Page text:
The IRS's budget has been going down, not up. These cuts have made the agency less able to play its accustomed customer-service role in helping taxpayers comply with the U.S. tax code.
To be sure, the IRS also has its enforcement side, with penalties, audits, investigations and collection actions.
Could it be, however, that widespread use of tax penalties under the current system undercuts the goal of encouraging voluntary compliance?
A report released last week by the IRS's own advisory council suggests as much. The report recommends that the IRS perform a systematic review of the penalties it imposes, focusing on how those penalties do or do not encourage voluntary compliance with the tax code.
The number of penalty provisions in the code has proliferated, from 14 in 1955 to more than 170 today. But it isn't only the sheer number of penalties that is a concern. It's the fact that the IRS is often inconsistent in how it responds to requests for penalty abatement or other relief.
What often happens is that IRS computers mechanically impose penalties without understanding the circumstances of a particular taxpayer's situation. This happens, for example, with the IRS's Automated Underreporter Program.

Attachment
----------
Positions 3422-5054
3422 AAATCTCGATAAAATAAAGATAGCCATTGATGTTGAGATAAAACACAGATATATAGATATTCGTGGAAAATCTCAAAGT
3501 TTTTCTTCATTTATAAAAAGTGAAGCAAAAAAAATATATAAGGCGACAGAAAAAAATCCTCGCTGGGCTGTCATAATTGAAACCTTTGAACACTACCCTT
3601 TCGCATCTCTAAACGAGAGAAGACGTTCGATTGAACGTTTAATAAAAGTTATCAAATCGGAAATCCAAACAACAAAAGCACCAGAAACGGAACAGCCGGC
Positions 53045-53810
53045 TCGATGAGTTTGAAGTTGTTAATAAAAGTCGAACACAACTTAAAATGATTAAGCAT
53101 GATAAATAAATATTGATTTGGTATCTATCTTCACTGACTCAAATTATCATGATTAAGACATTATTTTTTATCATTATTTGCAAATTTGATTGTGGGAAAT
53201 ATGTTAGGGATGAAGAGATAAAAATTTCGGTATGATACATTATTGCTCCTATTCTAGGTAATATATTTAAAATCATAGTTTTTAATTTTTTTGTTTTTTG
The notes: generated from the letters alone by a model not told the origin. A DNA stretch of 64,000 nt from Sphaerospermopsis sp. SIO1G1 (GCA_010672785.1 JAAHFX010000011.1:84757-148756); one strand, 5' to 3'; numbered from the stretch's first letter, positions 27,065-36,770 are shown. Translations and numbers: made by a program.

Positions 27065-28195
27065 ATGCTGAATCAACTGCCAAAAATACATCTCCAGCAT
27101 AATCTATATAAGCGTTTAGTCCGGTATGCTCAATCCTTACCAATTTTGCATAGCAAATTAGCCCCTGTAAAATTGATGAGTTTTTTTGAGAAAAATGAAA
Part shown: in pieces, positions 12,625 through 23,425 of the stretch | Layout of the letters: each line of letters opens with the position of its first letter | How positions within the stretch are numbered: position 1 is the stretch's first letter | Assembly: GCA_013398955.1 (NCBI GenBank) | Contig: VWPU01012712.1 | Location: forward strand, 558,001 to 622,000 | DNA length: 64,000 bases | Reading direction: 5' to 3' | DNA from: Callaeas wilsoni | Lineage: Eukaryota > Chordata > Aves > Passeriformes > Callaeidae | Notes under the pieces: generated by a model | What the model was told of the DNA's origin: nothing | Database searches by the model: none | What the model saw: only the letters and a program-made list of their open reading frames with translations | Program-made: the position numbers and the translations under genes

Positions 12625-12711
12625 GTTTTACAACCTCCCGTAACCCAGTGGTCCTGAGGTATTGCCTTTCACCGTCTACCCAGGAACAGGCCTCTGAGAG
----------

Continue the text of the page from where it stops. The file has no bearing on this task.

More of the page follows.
Mechanical imposition penalties might seem efficient, but in practice it isn't. For one thing, unfair penalties may make generally compliant taxpayers less willing to voluntarily comply with the tax code in the future.
Moreover, taxpayers have the right to request penalty relief based on a showing of "reasonable cause" for an underpayment. As the advisory council report noted, the IRS needs to do a better job of articulating clear standards for when penalties will be waived.
In short, the primary goal of tax penalties is supposed to be encouraging voluntary compliance, not raising additional revenue. The advisory council report is a timely reminder of this for the budget-strapped IRS.